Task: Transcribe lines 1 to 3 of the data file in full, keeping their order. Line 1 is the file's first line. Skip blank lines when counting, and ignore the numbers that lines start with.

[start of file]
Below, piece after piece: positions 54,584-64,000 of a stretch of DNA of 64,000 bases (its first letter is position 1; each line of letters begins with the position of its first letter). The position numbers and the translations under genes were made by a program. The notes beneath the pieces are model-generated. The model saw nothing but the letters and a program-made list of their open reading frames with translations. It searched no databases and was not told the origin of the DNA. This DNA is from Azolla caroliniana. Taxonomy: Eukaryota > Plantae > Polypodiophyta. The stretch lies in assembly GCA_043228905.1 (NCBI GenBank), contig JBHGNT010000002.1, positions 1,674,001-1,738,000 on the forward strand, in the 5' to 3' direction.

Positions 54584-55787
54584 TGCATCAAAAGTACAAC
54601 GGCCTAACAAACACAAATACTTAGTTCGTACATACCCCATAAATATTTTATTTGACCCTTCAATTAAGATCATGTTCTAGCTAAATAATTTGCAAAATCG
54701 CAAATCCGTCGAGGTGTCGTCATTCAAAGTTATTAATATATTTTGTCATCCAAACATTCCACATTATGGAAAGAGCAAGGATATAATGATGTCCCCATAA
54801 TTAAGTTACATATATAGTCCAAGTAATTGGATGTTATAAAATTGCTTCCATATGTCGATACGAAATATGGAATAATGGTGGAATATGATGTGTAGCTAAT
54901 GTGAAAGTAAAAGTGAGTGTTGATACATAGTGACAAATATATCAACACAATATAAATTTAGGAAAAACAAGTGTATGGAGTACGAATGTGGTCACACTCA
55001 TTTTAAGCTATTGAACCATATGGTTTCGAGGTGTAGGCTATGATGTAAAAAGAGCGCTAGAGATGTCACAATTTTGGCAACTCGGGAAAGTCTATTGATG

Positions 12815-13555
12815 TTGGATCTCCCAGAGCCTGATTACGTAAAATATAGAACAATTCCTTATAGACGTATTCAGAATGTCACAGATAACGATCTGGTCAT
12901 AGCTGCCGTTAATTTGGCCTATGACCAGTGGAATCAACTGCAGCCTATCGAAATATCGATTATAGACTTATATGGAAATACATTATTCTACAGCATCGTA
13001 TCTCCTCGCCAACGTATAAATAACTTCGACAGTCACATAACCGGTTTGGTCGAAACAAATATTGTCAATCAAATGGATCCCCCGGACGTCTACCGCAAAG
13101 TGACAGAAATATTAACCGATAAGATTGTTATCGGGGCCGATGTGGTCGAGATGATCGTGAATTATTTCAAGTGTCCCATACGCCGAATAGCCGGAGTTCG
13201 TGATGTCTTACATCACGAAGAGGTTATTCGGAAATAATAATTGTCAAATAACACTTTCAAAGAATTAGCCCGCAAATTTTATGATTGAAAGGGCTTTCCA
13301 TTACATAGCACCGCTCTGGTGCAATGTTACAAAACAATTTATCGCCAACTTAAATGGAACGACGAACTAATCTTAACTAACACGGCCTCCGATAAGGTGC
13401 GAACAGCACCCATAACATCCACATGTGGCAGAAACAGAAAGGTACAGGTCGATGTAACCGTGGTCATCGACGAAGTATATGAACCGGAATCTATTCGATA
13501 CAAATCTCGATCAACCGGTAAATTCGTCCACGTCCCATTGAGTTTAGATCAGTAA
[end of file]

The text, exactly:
Below, piece after piece: positions 54,584-64,000 of a stretch of DNA of 64,000 bases (its first letter is position 1; each line of letters begins with the position of its first letter). The position numbers and the translations under genes were made by a program. The notes beneath the pieces are model-generated. The model saw nothing but the letters and a program-made list of their open reading frames with translations. It searched no databases and was not told the origin of the DNA. This DNA is from Azolla caroliniana. Taxonomy: Eukaryota > Plantae > Polypodiophyta. The stretch lies in assembly GCA_043228905.1 (NCBI GenBank), contig JBHGNT010000002.1, positions 1,674,001-1,738,000 on the forward strand, in the 5' to 3' direction.

Positions 54584-55787
54584 TGCATCAAAAGTACAAC